Experience has taught us that knowledge or intelligence do not guarantee wisdom. We all know of intelligent and knowledgeable people who do incredibly foolish things. Nor do we necessarily become wiser as we age. The adage, ‘There’s no fool like an old fool’ was true even before our generation developed its Peter Pan Complex. We also know that wisdom is not a subject that can be taught in a textbook, nor a set of rules or facts to be communicated by the classroom teacher.
Yet, what could be more important to us as educators than to mold students who use the knowledge and skills we have taught them in a wise fashion? Providing information and honing skills that will be utilized in unwise or immoral ways almost makes us an accessory to the crime. What can teachers do to enhance teaching wisdom – to teach what we will call the WQ, the Wisdom Quotient, of our students?
As always, defining the source of the problem is the first step to finding the solution.
Michael McKinney, writing in Foundations Magazine, sums up the issue:
Time and information have become our enemies. Without the time to think about the onslaught of information that is paraded before us each day, we have become, by and large, what social psychologists call cognitive misers, preferring emotional reactions and one-dimensional opinions to considered examination. While these often necessary mental shortcuts can help us to reduce our complex world into something more manageable, they can create enormous errors in thought and behavior. These errors can have monumental consequences not only in our own lives but in the collective lives of organizations, communities and nations.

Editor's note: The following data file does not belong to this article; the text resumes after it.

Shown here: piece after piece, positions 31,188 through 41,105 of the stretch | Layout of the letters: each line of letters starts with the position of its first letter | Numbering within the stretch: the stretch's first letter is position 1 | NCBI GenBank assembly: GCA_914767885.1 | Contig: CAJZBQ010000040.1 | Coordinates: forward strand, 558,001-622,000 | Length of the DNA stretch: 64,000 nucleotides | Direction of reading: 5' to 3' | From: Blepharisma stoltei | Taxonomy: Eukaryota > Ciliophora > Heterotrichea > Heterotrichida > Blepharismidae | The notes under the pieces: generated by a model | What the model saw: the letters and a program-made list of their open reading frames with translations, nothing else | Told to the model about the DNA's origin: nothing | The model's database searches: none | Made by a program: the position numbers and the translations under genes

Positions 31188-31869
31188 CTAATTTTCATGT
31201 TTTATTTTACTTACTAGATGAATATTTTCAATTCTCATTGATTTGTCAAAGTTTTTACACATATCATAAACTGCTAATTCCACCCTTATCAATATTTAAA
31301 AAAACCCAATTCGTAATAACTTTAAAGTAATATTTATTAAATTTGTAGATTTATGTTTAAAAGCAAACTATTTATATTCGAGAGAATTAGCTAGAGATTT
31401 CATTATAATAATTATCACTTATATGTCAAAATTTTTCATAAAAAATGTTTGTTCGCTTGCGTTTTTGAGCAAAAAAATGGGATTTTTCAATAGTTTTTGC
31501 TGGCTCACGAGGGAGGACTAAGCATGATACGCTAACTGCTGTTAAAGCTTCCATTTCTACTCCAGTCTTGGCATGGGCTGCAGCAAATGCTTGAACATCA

The solution is thus best captured in an insightful line I once heard: Wisdom is found in the space between stimulus and response. Teaching wisdom to children – teaching them to think deeply before they act – is teaching wisdom. (My daughter jokes that “Google before you Tweet is the new think before you act”. Sad but true.) The fact that we live in the ‘Blink Age’ where speed has replaced depth is the challenge of our times. However, the ability to think — and the understanding of the importance of thinking — is something that we can teach. We can build our children’s abilities to reason and to anticipate both positive and negative consequences. We can create moral dilemmas, ask students to work through the various possible scenarios, and then debate the wisest course of action. We can use history to illustrate the moral struggles of the wise that champion the traits of integrity, patience and reflection. If we do this often enough we will provide functional models for both wise thought and wise action.
Once students are convinced of the need to act wisely and then shown how one goes about using his or her powers of rational thought to decide wisely, wisdom will follow. The positive impact this will have on their lives, and on their future contributions to a moral society, is the reason we all entered the field of education in the first place.